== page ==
Time to get back to the blog.
At the annual Florida Sterling Conference they always tell us that it okay to use someone else’s best practice. It makes sense not to reinvent the wheel but from my experience it rarely happens.
Each year we do thousands of appointments for our customers so they don’t have to wait. It also helps us better manage the crowds. Out IT staff developed a very slick application developed in Fox Pro to manage it and we used it for years. The only problem was that our staff had to book the appointments and Fox Pro was discontinued in 2007. So recently we began to look a new more innovative approach.
After much due diligence and comparison of several systems we ended up going with a web based application that was already used by the Alachua (Gainseville) and Okaloosa (Crestview) County Tax Collector offices. The photos provided were matrices written up on a wall to look over all the options each system had available. It looked so impressive we hated to erase it.
The online appointment system went live Monday February 2nd but wanted to share what it took to make it happen:
- 508 cumulative hours spent (research, testing, meetings, set-up, training, etc.)
- 37 FAQs updated on website
- 33 Customer Information Publications updated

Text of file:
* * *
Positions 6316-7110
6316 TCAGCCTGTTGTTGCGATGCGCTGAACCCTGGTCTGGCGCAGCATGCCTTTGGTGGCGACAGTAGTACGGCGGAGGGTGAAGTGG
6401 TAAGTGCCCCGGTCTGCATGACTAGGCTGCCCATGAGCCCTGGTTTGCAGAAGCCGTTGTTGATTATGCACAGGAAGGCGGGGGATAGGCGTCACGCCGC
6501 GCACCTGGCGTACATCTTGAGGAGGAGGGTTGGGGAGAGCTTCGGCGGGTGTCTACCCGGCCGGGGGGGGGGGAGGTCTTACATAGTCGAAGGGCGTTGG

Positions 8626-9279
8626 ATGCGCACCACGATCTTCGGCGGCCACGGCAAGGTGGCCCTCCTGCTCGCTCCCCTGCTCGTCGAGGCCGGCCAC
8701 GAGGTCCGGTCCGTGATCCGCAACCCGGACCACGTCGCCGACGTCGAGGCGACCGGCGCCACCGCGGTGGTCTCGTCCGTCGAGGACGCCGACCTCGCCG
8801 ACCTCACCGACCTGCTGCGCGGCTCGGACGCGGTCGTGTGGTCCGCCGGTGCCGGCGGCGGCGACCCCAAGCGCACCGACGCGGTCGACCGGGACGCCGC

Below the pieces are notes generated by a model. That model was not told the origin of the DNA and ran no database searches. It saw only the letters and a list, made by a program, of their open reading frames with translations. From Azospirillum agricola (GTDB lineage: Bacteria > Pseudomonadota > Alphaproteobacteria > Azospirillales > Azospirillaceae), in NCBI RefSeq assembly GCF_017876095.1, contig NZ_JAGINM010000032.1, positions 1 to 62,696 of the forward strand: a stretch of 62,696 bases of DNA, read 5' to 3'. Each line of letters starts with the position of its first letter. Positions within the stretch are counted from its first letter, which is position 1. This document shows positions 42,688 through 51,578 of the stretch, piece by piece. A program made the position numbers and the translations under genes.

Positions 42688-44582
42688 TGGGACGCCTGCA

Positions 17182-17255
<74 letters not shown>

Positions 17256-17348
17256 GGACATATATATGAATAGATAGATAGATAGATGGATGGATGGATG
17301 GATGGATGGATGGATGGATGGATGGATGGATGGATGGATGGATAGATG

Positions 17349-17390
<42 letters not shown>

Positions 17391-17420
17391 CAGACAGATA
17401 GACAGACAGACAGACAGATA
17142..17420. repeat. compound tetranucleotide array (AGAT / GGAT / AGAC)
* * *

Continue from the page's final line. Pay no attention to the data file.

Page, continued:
- 11 webpages on taxcollector.com updated (1 of which was created for appointment-related transactions)
- Media release announcing system rollout
- Brand new “Schedule Appointment” button on front page of taxcollector.com
- Revamp of our lobby PC interface (layout, added new section to schedule an appointment)
- 102 email templates and 19 recorded voice transaction boxes updated
- 90 staff members trained on using new system (front line staff, receptionists, and field service staff)
- Manual input of 652 appointments into the new appointment system that were scheduled in the old appointment system for February and March
In the first four days 573 appointments were scheduled
- 476 (83%) of which were scheduled by customers online
- 79 were scheduled while the office was closed
- Various times of the day; i.e. 7 PM, 9 PM, 1 AM, 5 AM
Assuming that it previously took our associates an average of 2 minutes to schedule an appointment in our old appointment system, those 476 online customer-scheduled appointments saved our associates 952 minutes of processing (almost 16 hours or 2 man days).
With the new online appointment system, we are averaging over 140 appointments scheduled/day.
In the old appointment system, only offering during our working hours (9 AM- 5 PM) during the last week prior to rollout (January 26 – January 30), we averaged 72 appointments scheduled/day.
In 1998 Bob Bauman a semi-retired industrial engineer and his wife Diana moved to Bradenton, FL from South Dakota to be closer to his mother. I do not remember how he found out about the office but he started his career on January 26, 1998 as a front line associate.
It wasn’t long before we put his engineering background to good use doing time and motion studies on some of of our processes to improve efficiency. His data on one project was used on a driver license cost benefit analysis required by the Florida Legislature when talks began about shifting the duties from the State to the County Tax Collectors. The transition eventually became law a few years ago set to be completed by July 2015.